Thursday 27 May 2010

A Few Survivors

These are amongst the few that didn't need the disastrous refiring.

Tuesday 25 May 2010

A Nasty Outcome

This was the best shelfload in the refired kiln. I refuse to show the nasty stuff that was below it.
I lined them all up, grouped in sickly colours, bubbled glaze, nasty textures. Ugly.
The new sister-in-law said "I can take them and sell them in my dad's shop". Oh no. Oh no no no. She did not understand why I had a hammer in my hand.
There was NOTHING in that kiln that I'd want to sit behind at a craft fair and take responsibility for. Nothing I'd feel even satisfied by, let alone proud of. Nothing I wouldn't feel ashamed to sell.
And it's the glazing, and the glazes that have killed them. The dark blue plate  had rounded  edges on the break, so it broke in the re-heating, not through over vigorous cooling. More even glaze thickness would help, but again, some of the glazes don't seem to have matured, and definitely don't match the descriptions in the catalogue.
So the next stage will be test tiles, new mixes, line-blends, triaxial blends... and an attempt at better control of thicknesses, I stuck one mug VERY badly to the shelf, it was double dipped.
I'll need to grind that bit. 
I'm a bit despondent right at this minute, to be honest. 
I've always been more interested in the making than the glazing, but this is ridiculous.

Bash bash smash, gimme a beer.

Sunday 23 May 2010

Firing Follies.

Well, I finally got around to a glaze firing. As they say, "every picture tells a story" , this one only tells part of one. The glaze is an old friend, Emmanuel Cooper gave the recipe in Ceramic review a zillion years ago.... I've mutated it a bit, as you do. It behaves differently on different bodies. where it's thin, you get blue, thick, you get pink. Very thick you get crystals. And it's prone to running, if applied thick enough to get pink. Which is why you can't see the bottom. yep;- chisel time on the shelf.

The rest of the firing was somewhat disappointing.
I need a beer. Or several.

As I've said before, I've always had a healthy suspicion of ready-mixed glazes. I like to be the alchemist, mixing ground-up rocks, I like to know what's in it, how it will behave, I like to think I can tweak it for better fit, surface, or whatever. Yes, I know that it's a somewhat imaginary stance to take, but it makes me feel as if I'm part of the process, not just a bystander.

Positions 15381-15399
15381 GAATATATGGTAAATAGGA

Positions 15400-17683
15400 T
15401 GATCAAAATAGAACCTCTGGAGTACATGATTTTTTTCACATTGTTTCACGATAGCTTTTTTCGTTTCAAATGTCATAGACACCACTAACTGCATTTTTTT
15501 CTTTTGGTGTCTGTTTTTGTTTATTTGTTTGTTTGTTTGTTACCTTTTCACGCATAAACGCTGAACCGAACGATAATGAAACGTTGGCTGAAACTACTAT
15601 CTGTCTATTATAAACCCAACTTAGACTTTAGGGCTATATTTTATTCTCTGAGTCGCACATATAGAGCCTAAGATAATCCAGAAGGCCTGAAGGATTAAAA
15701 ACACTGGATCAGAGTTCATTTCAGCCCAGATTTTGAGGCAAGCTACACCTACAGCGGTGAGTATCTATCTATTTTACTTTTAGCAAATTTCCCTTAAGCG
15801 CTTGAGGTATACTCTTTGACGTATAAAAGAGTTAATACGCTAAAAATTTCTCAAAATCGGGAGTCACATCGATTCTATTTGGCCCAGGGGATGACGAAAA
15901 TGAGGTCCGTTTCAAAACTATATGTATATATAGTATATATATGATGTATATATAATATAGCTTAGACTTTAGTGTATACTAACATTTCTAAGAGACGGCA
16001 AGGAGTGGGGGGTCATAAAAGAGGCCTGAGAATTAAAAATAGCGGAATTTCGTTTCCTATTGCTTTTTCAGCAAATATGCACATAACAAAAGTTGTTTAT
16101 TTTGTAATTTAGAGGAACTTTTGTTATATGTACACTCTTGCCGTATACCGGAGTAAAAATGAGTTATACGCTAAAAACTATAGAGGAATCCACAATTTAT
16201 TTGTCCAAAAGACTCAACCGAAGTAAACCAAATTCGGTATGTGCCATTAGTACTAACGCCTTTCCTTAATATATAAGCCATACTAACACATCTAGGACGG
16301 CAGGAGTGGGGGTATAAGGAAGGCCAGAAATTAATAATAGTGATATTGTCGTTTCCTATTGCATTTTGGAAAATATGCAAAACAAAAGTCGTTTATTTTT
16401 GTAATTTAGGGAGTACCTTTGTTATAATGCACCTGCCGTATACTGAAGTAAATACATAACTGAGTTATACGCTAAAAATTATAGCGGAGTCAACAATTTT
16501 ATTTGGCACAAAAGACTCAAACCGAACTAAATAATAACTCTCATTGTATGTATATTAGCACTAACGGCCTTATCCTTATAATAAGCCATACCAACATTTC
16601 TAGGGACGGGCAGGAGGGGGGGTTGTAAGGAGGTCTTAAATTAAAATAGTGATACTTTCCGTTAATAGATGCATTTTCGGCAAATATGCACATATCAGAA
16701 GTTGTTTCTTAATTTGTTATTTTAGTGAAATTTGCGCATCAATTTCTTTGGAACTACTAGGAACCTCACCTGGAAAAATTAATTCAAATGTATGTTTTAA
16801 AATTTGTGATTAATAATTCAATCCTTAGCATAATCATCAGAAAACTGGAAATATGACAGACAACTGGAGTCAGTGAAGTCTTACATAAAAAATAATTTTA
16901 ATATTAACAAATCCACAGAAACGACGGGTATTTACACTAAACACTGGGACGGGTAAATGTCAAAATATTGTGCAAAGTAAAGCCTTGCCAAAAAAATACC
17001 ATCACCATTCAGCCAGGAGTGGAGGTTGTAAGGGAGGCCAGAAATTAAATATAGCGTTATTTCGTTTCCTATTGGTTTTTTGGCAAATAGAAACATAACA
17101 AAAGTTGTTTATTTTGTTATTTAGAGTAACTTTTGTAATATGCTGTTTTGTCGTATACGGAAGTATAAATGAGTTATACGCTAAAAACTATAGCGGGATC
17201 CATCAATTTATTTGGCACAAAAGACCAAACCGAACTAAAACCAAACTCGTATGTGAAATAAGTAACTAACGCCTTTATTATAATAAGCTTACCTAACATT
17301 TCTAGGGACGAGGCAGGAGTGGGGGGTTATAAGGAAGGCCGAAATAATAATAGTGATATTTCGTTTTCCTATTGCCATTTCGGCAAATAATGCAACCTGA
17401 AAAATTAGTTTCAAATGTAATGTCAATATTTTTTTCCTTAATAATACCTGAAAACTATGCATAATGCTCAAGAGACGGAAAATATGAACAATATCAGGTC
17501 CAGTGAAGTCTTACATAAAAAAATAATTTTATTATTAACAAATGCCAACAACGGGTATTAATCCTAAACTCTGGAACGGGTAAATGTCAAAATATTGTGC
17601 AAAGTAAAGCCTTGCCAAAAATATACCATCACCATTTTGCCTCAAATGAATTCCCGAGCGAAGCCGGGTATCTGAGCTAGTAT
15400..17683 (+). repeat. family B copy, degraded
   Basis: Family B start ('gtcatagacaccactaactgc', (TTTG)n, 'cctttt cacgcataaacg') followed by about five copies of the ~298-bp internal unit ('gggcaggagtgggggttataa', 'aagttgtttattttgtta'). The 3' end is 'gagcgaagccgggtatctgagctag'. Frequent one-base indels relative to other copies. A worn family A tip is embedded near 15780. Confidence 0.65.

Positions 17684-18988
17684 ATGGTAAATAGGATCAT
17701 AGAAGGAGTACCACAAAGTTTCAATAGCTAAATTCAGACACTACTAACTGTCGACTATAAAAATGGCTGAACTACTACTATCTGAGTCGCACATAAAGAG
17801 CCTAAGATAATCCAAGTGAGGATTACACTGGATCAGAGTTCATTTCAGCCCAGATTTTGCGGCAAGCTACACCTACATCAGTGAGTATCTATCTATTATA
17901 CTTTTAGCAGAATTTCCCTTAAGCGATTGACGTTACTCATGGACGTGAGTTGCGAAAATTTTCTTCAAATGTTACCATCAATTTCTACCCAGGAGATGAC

All those little  tubs of expensive mystery-mix... pastel powders mixed with water... They all seem to have a fairly high clay content, because they stay suspended quite well, but also stay goopy to the touch longer than I'd like. I mean, I'm holding a bowl with two fingers outstretched across the footring. And that vice-like glazer's grip I once had is out of practice, so, I want to flip the bowl upright and onto a board, but it's still shiny-wet, and I fear the goop will slide if I flip.... so I'm holding, fingers tremoring... and it's a race between absorbtion and fatigue.

It's okay. I won that battle. But the end results were far from what I'd hoped for, cone 9 was down, out for the count, the glazes should have been mature, but in fact, were mostly not. Fairly even, top to bottom, I'd say, so the kiln's okay-ish, but I'm refiring right now. with a longer soak. The polygonal toploader is a new experience for me, with thinner walls than kilns I've used before, and it may be that the temperature drop-off is quicker, and I may have to do a power-controlled drop from top to, say, 1100C.
I want my wood-kiln back!

I'll learn. Out of all those glazes, there are a couple that I can tolerate.  I also made a stupid error, when there was a lot of steam, (I'd also put a group of freshly glazed pots in with the refires) I sought to hold the kiln a while, messed with the program. Sprang out of bed at five a.m. to go see what should have been an almost peaking firing, and discovered that I'd inadvertently told it to hold at 150 degrees c all night.